Jennifer Diaz has been a member of the Army National Guard since 1995. But when strangers notice the flag tattooed on her shoulder, or the National Guard license plate on her car, she readies for the question:
Where did your husband serve?
When she clarifies that she’s the veteran, people are embarrassed and apologize. “We’re in a male-dominated field, so I understand,” she said.
Bridget Cronin wants to save others from making the same mistake.
She is driving a new awareness campaign called I Am Not Invisible. Its mission is to bring female veterans out of the shadows to tell stories of their unique challenges and formidable contributions to all branches of our military.
The campaign, supported by several veterans groups, includes broadcast public service announcements and a traveling photo show featuring 33 Minnesota women, including Diaz, who have served, or continue to serve, in myriad capacities. They are bomb technicians, intelligence officers, pilots, photojournalists and much more.
It’s time, Cronin said.
“Men have veterans stickers, hats, tattoos,” she said. “They have no problem telling you where they served and what they did. Women vets don’t do that.”
The show enjoyed an enthusiastic kickoff at the State Capitol rotunda in February. It will travel throughout the state for six months before welcoming perhaps its biggest audience at the Minnesota State Fair this summer.
Cronin noted that when the featured women arrived at the Capitol for a private launch event, many confessed that they had never publicly called themselves veterans.
“Women have felt invisible, their service ignored. We want women veterans to know, ‘You are respected. We just need to know where you are.’ ”
Cronin, of St. Paul, is executive director of the Ars Bellum Foundation (arsbellumfoundation.org), which provides art therapy programs to Minnesota veterans with post-traumatic stress disorder. Ars Bellum is Latin for “arts of war.”
Working with women who suffered from military sexual trauma was what motivated Cronin to launch I Am Not Invisible. She partnered with Women Veterans Initiative, the Minnesota VFW Charitable Association, Minnesota Department of Veterans Affairs and 23rd Veteran, a Duluth-based nonprofit that provides transitional programs for vets.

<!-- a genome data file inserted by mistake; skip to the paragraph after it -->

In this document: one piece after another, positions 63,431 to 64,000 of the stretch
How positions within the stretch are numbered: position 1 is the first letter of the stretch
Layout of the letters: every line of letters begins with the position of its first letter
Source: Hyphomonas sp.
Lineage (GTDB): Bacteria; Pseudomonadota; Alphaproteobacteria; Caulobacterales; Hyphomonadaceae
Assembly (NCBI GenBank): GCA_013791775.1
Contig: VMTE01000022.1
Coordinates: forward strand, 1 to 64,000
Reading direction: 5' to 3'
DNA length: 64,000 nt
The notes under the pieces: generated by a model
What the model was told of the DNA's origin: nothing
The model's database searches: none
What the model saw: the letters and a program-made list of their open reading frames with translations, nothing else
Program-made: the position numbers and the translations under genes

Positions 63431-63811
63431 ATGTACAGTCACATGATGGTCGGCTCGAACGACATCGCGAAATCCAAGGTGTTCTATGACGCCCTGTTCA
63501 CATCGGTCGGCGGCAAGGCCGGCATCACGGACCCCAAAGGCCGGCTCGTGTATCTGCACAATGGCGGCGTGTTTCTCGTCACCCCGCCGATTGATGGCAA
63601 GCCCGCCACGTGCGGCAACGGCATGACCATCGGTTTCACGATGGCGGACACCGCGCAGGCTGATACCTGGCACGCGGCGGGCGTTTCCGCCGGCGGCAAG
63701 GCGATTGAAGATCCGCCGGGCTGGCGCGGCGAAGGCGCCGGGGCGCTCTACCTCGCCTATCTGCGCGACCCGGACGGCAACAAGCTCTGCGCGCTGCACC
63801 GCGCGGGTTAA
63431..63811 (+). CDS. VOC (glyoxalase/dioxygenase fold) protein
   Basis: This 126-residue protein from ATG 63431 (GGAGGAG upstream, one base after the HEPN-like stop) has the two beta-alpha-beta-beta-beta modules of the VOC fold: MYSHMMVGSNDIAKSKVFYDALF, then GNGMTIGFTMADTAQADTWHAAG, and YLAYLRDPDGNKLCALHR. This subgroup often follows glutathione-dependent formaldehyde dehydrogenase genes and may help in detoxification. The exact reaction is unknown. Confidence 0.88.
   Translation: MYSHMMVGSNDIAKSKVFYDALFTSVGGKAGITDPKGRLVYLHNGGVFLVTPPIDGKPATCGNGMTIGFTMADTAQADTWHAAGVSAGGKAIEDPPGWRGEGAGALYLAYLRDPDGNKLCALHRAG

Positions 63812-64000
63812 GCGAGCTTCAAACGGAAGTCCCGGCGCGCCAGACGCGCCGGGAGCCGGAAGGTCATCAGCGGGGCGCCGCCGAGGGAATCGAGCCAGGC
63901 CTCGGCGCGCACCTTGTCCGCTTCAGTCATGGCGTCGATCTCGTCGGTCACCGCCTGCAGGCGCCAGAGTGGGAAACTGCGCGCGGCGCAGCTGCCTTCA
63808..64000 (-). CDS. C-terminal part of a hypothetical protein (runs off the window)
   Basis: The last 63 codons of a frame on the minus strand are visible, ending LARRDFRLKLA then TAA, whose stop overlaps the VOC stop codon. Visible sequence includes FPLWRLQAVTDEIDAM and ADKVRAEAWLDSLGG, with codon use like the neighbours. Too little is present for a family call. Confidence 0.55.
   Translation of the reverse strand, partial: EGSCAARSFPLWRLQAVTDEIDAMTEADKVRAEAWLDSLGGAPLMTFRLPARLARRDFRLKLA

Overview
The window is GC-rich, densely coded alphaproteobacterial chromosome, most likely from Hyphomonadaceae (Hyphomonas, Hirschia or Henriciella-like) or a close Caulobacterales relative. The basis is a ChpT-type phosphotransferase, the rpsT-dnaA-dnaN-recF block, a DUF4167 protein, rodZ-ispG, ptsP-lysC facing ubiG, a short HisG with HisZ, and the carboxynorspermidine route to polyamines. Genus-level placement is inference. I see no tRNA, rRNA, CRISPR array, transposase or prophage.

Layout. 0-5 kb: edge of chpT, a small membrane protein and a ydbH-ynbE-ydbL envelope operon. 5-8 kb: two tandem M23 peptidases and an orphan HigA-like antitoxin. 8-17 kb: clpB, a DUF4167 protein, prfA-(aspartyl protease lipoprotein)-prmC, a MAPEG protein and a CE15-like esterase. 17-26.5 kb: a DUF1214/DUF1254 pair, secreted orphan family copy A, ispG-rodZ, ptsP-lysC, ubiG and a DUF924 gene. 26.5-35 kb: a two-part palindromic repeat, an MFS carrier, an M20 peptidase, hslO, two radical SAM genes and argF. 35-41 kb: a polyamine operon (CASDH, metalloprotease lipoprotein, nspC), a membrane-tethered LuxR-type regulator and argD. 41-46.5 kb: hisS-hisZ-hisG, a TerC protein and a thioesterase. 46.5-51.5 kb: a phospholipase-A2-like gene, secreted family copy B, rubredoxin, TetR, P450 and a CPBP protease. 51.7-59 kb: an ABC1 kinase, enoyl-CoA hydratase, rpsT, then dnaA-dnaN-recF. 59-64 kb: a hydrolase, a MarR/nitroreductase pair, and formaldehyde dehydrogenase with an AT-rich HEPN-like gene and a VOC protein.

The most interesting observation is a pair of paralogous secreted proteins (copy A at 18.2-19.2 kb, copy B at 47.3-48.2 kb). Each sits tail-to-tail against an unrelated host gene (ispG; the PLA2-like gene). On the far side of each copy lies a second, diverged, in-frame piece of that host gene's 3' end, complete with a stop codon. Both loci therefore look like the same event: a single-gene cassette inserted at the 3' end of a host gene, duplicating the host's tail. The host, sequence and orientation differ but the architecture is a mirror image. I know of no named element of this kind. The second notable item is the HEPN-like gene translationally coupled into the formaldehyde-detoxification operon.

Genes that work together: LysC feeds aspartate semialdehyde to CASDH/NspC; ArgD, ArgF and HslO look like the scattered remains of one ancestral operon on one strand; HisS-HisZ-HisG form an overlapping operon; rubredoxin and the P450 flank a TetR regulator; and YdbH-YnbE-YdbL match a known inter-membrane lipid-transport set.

More than 29,000 female veterans call Minnesota home, Cronin said. And Minnesotans influence every aspect of I Am Not Invisible.
Dallas Smith, the granddaughter of two veterans, shot the portraits. Minnesota filmmaker Paul von Stoetzel, an Army veteran, produced the PSAs. The prints were produced by veteran-owned Minuteman Press in Ham Lake. The campaign was inspired by a similar program in Oregon.
Last August, Cronin sent out a call for volunteers. The response, she said, was fast “and huge.”
Women stepped up to be photographed from all branches and from every war spanning 70 years. One participant, a member of the World War II WAVES, trained Tyrone Power, an American film star who served in the Marine Corps. Other women served in Vietnam. Some serve today in Iraq and Afghanistan.
LaTia DeAmparo is one of the veterans featured in the campaign. She served in the U.S. Army from 1984 to 1986 with military police stationed in Frankfurt, Germany, and in the U.S. Army Reserves from 1988 to 1991 in psychological operations.
In her mini-biography that appears with her poster-size photo, she writes that not until participating in a corporate event and listening to the speaker introduce her as an “honored service member” did she “own it for the first time.”
Jee Taylor enlisted at 17, 18 days after graduating from high school, and served in the Air Force from 2006 to 2013. In Bagram, Afghanistan, she was the only female day shift command post controller.
Diaz, 42, joined the Army National Guard at 20. “Sometimes, something finds you,” said Diaz, noting that her grandfather was a Navy frogman before the creation of the Navy SEALs. Her father served for four years in the Navy.
“It’s the only thing they know,” she said of her four kids, ages 16, 14, 6 and 4, about having a military mom.
Despite occasional questions by strangers, such as, “What kind of a mother would leave her babies and go off to war?” she said she’s gotten amazing support, especially from Gabe, her husband of 19 years. “It takes a strong man to support a woman in the military,” she said.
Betty Jeanne Mahaffey, an obstetrics and gynecology nurse practitioner, served in the Navy from 1969 to 1992, including a tour in Vietnam on the U.S. Navy hospital ship Sanctuary in 1971.
Her father was a 20-year Navy man who swore her into the Navy. She was the only one of six siblings to enlist.
“I was so naive,” said Mahaffey, 70. “I was so excited to be able to care for people. I always wanted to go to Disneyland. I went on my way to Vietnam.”
She recalls with amusement the female uniform of the time — white dress and white cap. Pantsuits were permitted, finally, in about 1974.
“The men,” she said, “were respectful. I never encountered any problems. They were thankful to have us there.”
She wears a “Minnesota Remembers Vietnam” pin proudly and keeps as mementos a yearbook of her tour on the Sanctuary, as well as her military jacket.
She added with excitement that she’ll accompany a World War II veteran on an Honor Flight to Washington, D.C., in April.
“I hope that as we go around the state, people take away that women don’t just serve,” Cronin said. “Women serve with honor and distinction, and they’re proud of their service. And they would do it again.”